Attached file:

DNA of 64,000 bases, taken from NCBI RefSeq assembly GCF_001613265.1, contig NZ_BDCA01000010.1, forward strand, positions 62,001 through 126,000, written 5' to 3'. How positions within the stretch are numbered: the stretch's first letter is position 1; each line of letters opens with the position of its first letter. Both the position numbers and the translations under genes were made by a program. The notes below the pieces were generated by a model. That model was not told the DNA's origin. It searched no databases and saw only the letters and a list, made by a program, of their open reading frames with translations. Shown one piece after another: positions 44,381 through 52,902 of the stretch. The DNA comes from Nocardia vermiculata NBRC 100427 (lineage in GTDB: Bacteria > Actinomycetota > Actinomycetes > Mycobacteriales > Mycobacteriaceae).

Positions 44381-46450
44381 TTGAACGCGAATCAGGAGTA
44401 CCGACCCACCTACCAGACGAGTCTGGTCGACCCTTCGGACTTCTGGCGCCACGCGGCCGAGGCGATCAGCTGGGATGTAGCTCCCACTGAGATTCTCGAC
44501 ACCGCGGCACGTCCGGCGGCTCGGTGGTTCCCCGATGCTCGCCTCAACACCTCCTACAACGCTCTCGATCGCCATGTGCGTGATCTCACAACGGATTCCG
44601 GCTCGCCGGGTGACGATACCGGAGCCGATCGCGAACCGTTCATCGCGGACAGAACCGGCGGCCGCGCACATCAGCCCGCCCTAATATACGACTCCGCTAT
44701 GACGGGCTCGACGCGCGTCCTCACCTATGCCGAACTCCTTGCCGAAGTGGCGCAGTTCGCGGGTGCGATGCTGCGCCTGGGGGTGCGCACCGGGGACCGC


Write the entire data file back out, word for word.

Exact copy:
DNA of 64,000 bases, taken from NCBI RefSeq assembly GCF_001613265.1, contig NZ_BDCA01000010.1, forward strand, positions 62,001 through 126,000, written 5' to 3'. How positions within the stretch are numbered: the stretch's first letter is position 1; each line of letters opens with the position of its first letter. Both the position numbers and the translations under genes were made by a program. The notes below the pieces were generated by a model. That model was not told the DNA's origin. It searched no databases and saw only the letters and a list, made by a program, of their open reading frames with translations. Shown one piece after another: positions 44,381 through 52,902 of the stretch. The DNA comes from Nocardia vermiculata NBRC 100427 (lineage in GTDB: Bacteria > Actinomycetota > Actinomycetes > Mycobacteriales > Mycobacteriaceae).

Positions 44381-46450
44381 TTGAACGCGAATCAGGAGTA
44401 CCGACCCACCTACCAGACGAGTCTGGTCGACCCTTCGGACTTCTGGCGCCACGCGGCCGAGGCGATCAGCTGGGATGTAGCTCCCACTGAGATTCTCGAC
44501 ACCGCGGCACGTCCGGCGGCTCGGTGGTTCCCCGATGCTCGCCTCAACACCTCCTACAACGCTCTCGATCGCCATGTGCGTGATCTCACAACGGATTCCG
44601 GCTCGCCGGGTGACGATACCGGAGCCGATCGCGAACCGTTCATCGCGGACAGAACCGGCGGCCGCGCACATCAGCCCGCCCTAATATACGACTCCGCTAT
44701 GACGGGCTCGACGCGCGTCCTCACCTATGCCGAACTCCTTGCCGAAGTGGCGCAGTTCGCGGGTGCGATGCTGCGCCTGGGGGTGCGCACCGGGGACCGC